LESLIE: John in Tennessee is having a heating issue. What can we help you with today?
JOHN: Yes, ma’am. I’ve got a 30x36 building and a 9-foot ceiling.
JOHN: And I’ve got a gas heat-and-air unit and the people that I bought it from said it was – telling me it was a split unit but it’s not. It’s one that’s in so I’ve got – I go through the ceiling and I’m wondering what would be the best place to locate that unit and how to get that air up to the ceiling; that heat-and-air up through the ceiling and through the ductwork.
TOM: Is this a utility building or is this like a home or what kind of building is this?
JOHN: No, it’s just a – it’s a building; it’s a fellowship hall for a church.
TOM: OK. Alright. So you don’t want to have big, noisy space heaters hanging from the ceiling; you want to permanently heat this, correct?
JOHN: Yeah, that’s right.
TOM: Yeah. Well, you can’t serve your heat from the ceiling; you can’t have ceiling registers because the heat never gets down to the floor. You’re going to have to find places where you can drop supply ducts down from the attic space. Is that where the unit is?
TOM: Yeah. You have to find places where you can drop the ducts down from the attic space and then bring them out near the floor – within a few inches of the floor; and you’ll find another place – which could be in the ceiling – where you pull back the return ducts. If you don’t have good circulation that way, between supply and return, you’ll have a very inefficient and very frustrating heating system.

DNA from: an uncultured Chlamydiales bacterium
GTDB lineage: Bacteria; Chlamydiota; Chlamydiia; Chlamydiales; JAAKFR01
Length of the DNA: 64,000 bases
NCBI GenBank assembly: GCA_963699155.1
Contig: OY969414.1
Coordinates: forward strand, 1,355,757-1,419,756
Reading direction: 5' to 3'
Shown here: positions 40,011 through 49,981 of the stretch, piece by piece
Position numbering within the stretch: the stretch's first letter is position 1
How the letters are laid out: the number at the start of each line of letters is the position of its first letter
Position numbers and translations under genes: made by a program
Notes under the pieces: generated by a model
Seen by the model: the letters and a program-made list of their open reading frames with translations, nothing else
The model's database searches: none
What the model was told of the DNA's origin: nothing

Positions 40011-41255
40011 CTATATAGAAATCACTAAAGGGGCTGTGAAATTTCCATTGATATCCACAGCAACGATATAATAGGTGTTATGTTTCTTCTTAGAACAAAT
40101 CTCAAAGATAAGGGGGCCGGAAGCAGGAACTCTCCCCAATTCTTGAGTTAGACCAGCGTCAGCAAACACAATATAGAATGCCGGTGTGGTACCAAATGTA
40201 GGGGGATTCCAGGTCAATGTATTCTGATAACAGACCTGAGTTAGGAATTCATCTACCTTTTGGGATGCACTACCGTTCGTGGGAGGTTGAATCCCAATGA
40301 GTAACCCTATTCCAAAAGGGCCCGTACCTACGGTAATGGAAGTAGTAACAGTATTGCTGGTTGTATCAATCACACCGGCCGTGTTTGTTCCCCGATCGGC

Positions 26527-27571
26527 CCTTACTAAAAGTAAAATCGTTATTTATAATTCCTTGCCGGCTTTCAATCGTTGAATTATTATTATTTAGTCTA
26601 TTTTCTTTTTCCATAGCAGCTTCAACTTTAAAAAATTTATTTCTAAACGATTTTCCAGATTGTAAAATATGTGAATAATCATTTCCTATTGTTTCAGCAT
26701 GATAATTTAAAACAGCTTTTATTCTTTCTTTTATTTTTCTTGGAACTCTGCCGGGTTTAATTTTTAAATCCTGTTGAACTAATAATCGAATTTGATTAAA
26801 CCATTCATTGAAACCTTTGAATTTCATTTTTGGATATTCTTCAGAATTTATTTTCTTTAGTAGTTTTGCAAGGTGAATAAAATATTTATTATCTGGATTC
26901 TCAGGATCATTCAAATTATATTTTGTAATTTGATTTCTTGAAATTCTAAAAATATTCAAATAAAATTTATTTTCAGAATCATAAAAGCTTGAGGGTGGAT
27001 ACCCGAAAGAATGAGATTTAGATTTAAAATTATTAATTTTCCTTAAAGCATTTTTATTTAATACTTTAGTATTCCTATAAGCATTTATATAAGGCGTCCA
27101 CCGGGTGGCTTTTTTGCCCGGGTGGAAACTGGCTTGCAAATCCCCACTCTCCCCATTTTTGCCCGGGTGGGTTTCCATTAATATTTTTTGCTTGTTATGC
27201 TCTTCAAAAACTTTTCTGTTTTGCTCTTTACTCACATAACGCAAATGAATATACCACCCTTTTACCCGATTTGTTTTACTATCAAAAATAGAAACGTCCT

JOHN: Mm-hmm. OK.
TOM: So, it’s a bit of construction work here to find that but I will tell you that, you know, good HVAC contractors can find ways to do that kind of work with very little disruption. In fact, Leslie just had a lot of duct work put in her old house and you can hardly tell it was there.
LESLIE: (overlapping voices) Mm-hmm. Yeah, I mean, it was carefully thought out and very carefully planned; making sure where all of the joists were and which direction they were going in and cleverly running things in between. So, it can be done very tidily with a lot of planning.
JOHN: Yes, ma’am.
TOM: And in our house, we had a duct that needed to run down through a room and there was absolutely no way to get it inside of a wall, so we laid it in a corner and then basically framed over like a 45-degree angle to it and it ended up making the room look kind of cool.
LESLIE: Mm-hmm. We actually had to do that.
TOM: (overlapping voices) So there’s always a way to do it.
LESLIE: Mm-hmm. We did that in two places in my house and it was very easy; we just built out the wall that it was right next to, so suddenly that bump-out was a little bit bigger than before.
JOHN: Alright. OK. Well, I thank you for taking my call.
TOM: You’re welcome, John.
JOHN: Thank you for the information.